No, not at all. But I was very pleased. They said it made a world record in our genre of music.
I think you were once asked to join the Scorpions. When was it and what were the circumstances?
Well, when Uli Roth left the Scorpions, I think the Scorpions asked Michael Schenker to help them find a good replacement. I'm sure they probably asked Michael if he would go back, but I'm just guessing. So Michael I think asked not just me, I think probably a few other guys as well, you know, if they would join the Scorpions. But it was a great honour and a privilege for me to be asked, because Scorpions are probably my favourite band, outside Judas Priest. And I declined simply because I thought that Judas Priest was becoming really quite famous anyway, you know?
Heavy Duty Days and Nights in Judas Priest
I've got a couple of questions about Priest, obviously. Do you remember anything about your first recording session with Priest? I know you guys were not entirely happy about how "Rocka Rolla" turned out sound-wise?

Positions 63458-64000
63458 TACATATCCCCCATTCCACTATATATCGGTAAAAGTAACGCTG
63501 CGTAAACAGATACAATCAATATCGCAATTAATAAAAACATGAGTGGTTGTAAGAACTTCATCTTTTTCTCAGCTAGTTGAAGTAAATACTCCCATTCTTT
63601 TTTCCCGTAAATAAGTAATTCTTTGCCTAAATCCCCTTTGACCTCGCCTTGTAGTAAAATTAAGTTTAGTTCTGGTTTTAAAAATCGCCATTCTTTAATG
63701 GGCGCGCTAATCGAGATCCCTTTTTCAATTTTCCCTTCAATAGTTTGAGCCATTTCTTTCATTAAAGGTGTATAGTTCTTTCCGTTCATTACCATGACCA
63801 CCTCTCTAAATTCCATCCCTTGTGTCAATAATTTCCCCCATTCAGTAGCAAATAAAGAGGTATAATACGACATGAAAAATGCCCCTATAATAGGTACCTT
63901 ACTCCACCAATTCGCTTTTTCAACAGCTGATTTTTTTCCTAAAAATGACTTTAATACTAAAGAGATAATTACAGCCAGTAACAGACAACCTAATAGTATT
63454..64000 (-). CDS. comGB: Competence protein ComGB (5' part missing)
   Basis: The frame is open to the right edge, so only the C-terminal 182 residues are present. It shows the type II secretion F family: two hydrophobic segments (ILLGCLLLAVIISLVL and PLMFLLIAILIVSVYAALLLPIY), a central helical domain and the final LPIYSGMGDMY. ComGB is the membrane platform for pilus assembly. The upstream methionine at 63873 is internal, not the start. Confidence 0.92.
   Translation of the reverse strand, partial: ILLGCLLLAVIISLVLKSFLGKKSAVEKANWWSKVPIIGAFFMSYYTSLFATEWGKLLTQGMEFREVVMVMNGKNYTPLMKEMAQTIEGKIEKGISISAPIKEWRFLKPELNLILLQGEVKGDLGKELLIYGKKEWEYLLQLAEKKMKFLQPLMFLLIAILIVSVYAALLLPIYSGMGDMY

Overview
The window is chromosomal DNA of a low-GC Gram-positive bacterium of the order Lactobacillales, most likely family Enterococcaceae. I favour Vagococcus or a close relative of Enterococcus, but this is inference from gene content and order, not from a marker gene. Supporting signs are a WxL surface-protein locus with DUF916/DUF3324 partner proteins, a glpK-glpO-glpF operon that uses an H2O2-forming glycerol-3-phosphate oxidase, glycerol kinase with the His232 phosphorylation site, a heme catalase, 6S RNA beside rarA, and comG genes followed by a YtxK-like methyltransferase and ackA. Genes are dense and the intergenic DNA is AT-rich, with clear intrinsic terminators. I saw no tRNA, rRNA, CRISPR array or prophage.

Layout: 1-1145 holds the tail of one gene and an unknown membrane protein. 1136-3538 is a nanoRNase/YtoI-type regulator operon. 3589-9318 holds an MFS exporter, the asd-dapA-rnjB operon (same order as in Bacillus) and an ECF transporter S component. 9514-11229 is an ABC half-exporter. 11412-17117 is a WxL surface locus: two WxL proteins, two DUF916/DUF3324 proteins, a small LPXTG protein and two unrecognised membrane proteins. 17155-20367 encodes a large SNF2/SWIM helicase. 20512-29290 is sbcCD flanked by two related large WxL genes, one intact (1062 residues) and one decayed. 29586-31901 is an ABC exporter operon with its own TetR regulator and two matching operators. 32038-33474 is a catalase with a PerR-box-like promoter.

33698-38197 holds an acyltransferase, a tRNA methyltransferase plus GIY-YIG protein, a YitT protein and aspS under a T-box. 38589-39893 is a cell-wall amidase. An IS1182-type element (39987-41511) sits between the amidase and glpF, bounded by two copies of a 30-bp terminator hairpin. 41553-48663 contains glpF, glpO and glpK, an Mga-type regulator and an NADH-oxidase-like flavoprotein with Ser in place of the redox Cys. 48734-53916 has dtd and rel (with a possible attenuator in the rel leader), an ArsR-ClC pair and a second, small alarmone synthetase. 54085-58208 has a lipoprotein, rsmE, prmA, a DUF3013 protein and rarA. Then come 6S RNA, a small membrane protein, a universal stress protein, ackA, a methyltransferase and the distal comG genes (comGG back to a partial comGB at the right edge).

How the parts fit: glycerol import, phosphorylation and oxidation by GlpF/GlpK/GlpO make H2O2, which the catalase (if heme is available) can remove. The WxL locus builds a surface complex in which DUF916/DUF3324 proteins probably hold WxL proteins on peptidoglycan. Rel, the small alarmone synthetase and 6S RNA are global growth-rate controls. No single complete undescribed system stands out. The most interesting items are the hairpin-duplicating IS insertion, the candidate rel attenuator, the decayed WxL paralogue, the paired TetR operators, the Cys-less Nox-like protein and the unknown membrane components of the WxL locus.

Yeah, it was all done with very little money and it was pretty tough. We were sleeping in the van outside the recording studio and stuff like that, you know, so it's not surprising that it didn't turn out exactly how we wanted. You know, we were doing all night sessions and everybody was very tired. The recording sounded great, but I think that when the record was cut, when they mastered the record, I think that's when it lost a lot of the energy, you know?
How did it come to collaboration with the Polish artist Roslaw Szaybo who created your logo and the iconic "British Steel" cover art, among others?
Simply, he was the art director for Sony. He was their resident art director at Sony Records. It started off as Columbia I guess, and then it was something else, but the same thing really, CBS and then it was CBS Sony. So, Roslaw worked for Sony and we were a Sony band so he was commissioned to do our artwork. He was very good at what he did, he really did come up with some good ideas, you know, and he was a very successful art director for the company, you know, for many years. I know that he recently passed away, it was very unfortunate. He was quite a character, a good guy. He was probably one of the best, if not the best people to do Judas Priest album covers I think.